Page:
Mattie Freeman Childs was born to Stephen Childs and Julia Childs on October 1, 1872 in Marion County, Alabama. An 1880 census reveals that Mattie’s father, Stephan Childs, was born in 1848 in North Carolina before working as a grocer in Perry, Alabama. Her mother, Julia Childs, was born in 1855 in Virginia and kept house. The second oldest of five children, Mattie and two of her siblings were already in school by 1880. While her father could read but not write and her mother reported that she could neither read nor write, Mattie also shared her home with Willie Childs, her father’s younger brother working as a school teacher in Marion County. The family as a whole is described as “mulatto.”
According to the catalogue of Atlanta University, Mattie was one of two female graduates in the class of 1895 (along with Georgia Louise Palmer). Before leaving Atlanta, Childs delivered on oration on Emancipation day 1894 entitle “Progress of the Colored Woman since 1863,” the first column included below (see source page for additional text):
The 1900 census finds Mattie back in Perry at 8 Clay St., a property recorded as a “farm” that the family owned, mortgage-free.Now a schoolteacher, Mattie is noted as literate and still unmarried. Her mother is now widowed and described as the head of the household – she is housing three of her children. At this point, her brother Stephen Amzi Childs owns the Childs Bakery, known for their peanut brittle candy throughout Marion. Mattie’s younger brothers also worked at the store as clerks.
By 1920, Mattie is 45 years old, married and listed as “Mattie Bray” or “Broy.” She is living in Jefferson, Alabama with her husband, James A. Bray, who lists his occupation as “Sanitary” on the “Educational Board.” Bray had been previously married to Mattie Benlah Davis, who had been the President of the Woman’s Club of Athens, GA. Mattie’s children – Ella, age 15 and Martha, age 8- are both in school and can read and write. They own their home, and are paying a mortgage.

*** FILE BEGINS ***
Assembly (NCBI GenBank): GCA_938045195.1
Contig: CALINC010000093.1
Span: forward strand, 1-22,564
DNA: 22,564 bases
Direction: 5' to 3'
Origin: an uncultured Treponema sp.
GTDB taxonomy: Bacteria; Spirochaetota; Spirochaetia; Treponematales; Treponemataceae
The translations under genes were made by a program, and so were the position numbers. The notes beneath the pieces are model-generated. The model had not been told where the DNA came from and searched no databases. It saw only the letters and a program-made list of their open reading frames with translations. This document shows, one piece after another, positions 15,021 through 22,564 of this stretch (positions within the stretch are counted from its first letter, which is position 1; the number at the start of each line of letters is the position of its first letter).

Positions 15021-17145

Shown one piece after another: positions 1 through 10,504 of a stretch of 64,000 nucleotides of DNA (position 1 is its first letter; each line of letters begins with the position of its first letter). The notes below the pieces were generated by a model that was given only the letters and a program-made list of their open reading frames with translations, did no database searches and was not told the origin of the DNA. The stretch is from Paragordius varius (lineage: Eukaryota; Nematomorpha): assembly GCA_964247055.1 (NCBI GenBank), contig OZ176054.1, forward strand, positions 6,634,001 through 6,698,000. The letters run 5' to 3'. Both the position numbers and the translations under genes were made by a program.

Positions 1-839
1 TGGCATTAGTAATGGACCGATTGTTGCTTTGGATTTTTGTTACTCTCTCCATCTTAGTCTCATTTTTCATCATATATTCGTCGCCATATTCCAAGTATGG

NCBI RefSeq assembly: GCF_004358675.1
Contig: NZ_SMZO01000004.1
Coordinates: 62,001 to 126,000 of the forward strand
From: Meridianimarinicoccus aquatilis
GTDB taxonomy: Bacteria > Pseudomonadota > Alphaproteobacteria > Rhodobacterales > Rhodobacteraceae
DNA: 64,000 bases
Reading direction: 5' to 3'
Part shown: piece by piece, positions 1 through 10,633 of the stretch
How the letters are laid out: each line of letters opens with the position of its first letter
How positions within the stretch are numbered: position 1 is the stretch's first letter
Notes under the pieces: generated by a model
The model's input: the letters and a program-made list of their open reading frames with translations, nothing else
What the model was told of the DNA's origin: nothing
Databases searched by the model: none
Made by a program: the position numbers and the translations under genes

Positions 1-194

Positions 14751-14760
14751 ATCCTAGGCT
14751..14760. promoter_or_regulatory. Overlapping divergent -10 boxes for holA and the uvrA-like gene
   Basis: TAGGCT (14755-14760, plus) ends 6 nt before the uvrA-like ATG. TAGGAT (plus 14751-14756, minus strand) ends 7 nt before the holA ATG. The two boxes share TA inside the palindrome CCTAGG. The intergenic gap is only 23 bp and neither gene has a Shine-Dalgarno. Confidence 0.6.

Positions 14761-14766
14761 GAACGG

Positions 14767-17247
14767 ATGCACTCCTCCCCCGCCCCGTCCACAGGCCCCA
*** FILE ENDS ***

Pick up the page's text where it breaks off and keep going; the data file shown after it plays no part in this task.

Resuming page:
Census data from 1930 finds the Childs-Bray family in Chicago, Illinois, where Mattie works as both a homemaker and a college teacher and James is employed as a Minister in a Methodist Church. The family owns a home on Forestville Avenue worth $20,000. They do not own a radio set. In addition to Martha and Ella, the Brays house James’s nephew, Wesley B. Johnson, a 25 year old post office clerk, and Susie Baker and Irene Tucker, both lodgers widowed in their late 30s and working as maids for private families.
On June 11, 1943, Mattie is the featured speaker at the Walter White Center at an event sponsored by the Freeport branch of the NAACP. The event honored several recent female graduates in the local area. The article (below) note that Bray would also speak at the St. James Colored Methodist Episcopal Church. The piece notes that James is the “presiding bishop of the Chicago conference of the CME church.” The piece also clarifies her experience in education: “She has had wide experience in the field of education, having been dean of women for seven years and instructor at Tallahassee college, Tallahassee, Fla.”
A note in the 1925 Columbus city directory finds Mattie back in Georgia in 1925. James passed away in 1944 in Little Rock; finally, the Social Security Death Index confirms that Childs passed away in December of 1969 in Chicago.
Note: Thank you @Pauloyramos for your incredibly helpful research on Ancestry!